|A 2009 article published in Scientific|
American on the toxic impacts of Roundup
Link to this article
• Roundup has health impacts
Previous studies have focused on residues in food, but the agency has not examined other impacts including:
• groundwater contamination (as well as air)
• ingestion when metabolized to N-nitroglysophate
•"inert" ingredients on human cells (found to be toxic by a French study published in Scientific American)
Meanwhile, the wine industry in California alone is pouring 450,000 pounds of Roundup across the state every year - about a pound an acre where it's used.
Monsanto has done a magnificent job of convincing most people in the wine grape growing world that Roundup is safe and "goes away" - disperses quickly. But where does it go?
We need more answers before allowing this toxic substance to be so widely used.
If you care about restricting the use of Roundup, there are steps you can take - ask your grocery, restaurants, and wine stores to put more pressure on wineries to offer them organically grown alternatives.
• Drinking Organically Grown Wine - Costs the Same as Pesticide-Grown Wine
At the moment, organically grown wine is no more expensive than other wine in the marketplace - which is a great deal for those of us who care about health and the environment. (Using Roundup is banned under organic certification.)
And as I am finding out in the process of writing my app about 200+ organically grown wines for $20 or less, the organic segment of the industry has a wildly disproportionate number of spots on Top 100 Wineries (Wine & Spirits), 90+ pts ratings (even from Robert Parker), and other high-quality characteristics. Leave out the non-organic wines, and you suddenly discover a pool of mostly better wines (along with better feelings about what you're drinking). And you're not paying for the privilege - you're just getting the benefit.
• Costs to Growers: $10 an Acre for Certification
If people tell you that it is too expensive for them to get certified - ask them how much they think it will cost. According to Lake County's CCOF certifier, the costs are about $10 an acre (after government rebates - which refund 75% of certification fees to the grower).
• Paperwork for Growers: Yes There is Some
Perhaps we could set up an intern-run service bureau to help growers get certified. The paperwork is not that awful - hundreds of growers do manage, provided they have incentives. About 40% of Mendocino County growers are CCOF certified. That may be because they have had - for the last 20 years - a major organic-only buyer (Bonterra) or it may be that they also have - hand in hand with a local buyer - developed a different culture and group norm.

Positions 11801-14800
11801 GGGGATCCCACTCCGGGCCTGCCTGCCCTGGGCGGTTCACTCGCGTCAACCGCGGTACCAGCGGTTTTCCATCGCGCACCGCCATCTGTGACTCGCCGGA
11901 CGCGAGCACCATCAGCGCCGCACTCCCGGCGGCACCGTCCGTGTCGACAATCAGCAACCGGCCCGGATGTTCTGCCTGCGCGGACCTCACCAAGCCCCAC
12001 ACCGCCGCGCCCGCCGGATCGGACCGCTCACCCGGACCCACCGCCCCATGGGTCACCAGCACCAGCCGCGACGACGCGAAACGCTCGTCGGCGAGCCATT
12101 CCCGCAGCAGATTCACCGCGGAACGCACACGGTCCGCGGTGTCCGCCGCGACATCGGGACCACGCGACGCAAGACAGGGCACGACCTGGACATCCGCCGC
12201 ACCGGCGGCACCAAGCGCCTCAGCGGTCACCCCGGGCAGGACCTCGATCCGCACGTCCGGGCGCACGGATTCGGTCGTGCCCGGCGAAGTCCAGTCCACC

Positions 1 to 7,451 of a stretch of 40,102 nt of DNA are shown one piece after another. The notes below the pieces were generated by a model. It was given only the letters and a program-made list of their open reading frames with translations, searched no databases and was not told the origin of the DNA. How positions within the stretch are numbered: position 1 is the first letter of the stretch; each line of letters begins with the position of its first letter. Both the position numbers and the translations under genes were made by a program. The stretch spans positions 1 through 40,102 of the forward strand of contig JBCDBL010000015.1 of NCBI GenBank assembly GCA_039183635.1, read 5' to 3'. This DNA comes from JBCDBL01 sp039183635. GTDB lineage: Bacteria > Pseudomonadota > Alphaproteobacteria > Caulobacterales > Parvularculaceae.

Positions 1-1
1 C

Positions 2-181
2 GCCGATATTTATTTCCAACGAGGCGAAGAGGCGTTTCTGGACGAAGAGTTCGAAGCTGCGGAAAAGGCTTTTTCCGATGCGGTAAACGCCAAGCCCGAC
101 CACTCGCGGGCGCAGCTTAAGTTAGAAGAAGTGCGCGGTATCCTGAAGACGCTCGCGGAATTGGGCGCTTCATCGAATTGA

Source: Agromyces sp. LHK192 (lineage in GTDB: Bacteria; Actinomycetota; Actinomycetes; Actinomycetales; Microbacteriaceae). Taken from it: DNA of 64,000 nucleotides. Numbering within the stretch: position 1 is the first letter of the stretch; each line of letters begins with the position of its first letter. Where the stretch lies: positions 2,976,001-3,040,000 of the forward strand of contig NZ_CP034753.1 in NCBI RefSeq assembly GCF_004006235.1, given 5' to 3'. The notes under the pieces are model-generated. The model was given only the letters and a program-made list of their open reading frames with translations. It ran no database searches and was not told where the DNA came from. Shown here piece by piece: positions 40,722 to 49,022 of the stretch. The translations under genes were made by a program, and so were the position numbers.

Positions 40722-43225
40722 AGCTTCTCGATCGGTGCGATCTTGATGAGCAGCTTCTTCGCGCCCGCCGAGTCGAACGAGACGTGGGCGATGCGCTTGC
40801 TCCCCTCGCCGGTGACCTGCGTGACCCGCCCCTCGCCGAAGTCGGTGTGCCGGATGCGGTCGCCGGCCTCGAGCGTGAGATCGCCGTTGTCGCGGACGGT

• Action Beyond Consuming Alone
If you want to expand your sphere beyond individual actions, read on to learn more about what PAN's most recent newsletter says:
Like many people, I once believed in the safety of RoundUp. Back in the 1980s when I was a young graduate student in ecology, it was the “safe” herbicide of choice for clearing weeds from study plots.
Monsanto would like us to continue to believe their flagship product is safe, but the data are increasingly saying otherwise. The latest? Widespread exposure is a near certainty, since RoundUp — now linked to birth defects — shows up regularly in our water and air.
Glyphosate, RoundUp’s active ingredient, was found in every stream studied and in most air samples taken in a recent study conducted by government researchersin Mississippi and Iowa. And it's undoubtedly in other states too. Across the U.S. it's used commonly on corn, soybeans, cotton and rice, to the tune of 180-185 millions of pounds in 2007 — more tonnage than any other pesticide.
And that's only use on farms. RoundUp is also the second most commonly used pesticide in homes and gardens across the country.
Scientists bust Monsanto's safety myth
Glyphosate is now known to cause birth defects, and at extremely low levels it can kill placental cells and disrupt the human hormone system. Yet regulatory authorities still only formally recognize its potential to contaminate groundwater.
SafeLawns recently pointed out that while glyphosate is not listed by EPA as highly toxic when inhaled, it may become highly toxic in the human digestive system where it is metabolized to N-nitrosoglyphosate — a chemical known to cause tumors.
It can be expensive to test for pesticides in air and water, which is why we haven't before seen the kind of data recently collected in Mississipi and Iowa. Independent testing for health effects can also be costly. Yet these are precisely the kind of data that should be required for continued use of any product. Are we exposed? Does it harm us? How does it affect children's health and development?
One common-sense solution: manufacturers should be required to fund (through not conduct) such testing if they want to keep their pesticides on the market.
EPA agrees to take action — eventually
EPA has set 2015 for deciding if glyphosate should continue to be sold, or should have its use in some way limited.
We know the regulatory process can be woefully slow, even when science is very clear that a pesticide is harming human health. Yet this remains one important route for grassroots efforts. Meanwhile, educate yourself and your friends about the serious threats posed by Monsanto's biggest seller, and help build the public voice to get rid of it once and for all.
There's a LOT more dirt on glyphosate — from additional impacts on human health to serious impacts on plant and soil health (my bailiwick). Stay tuned.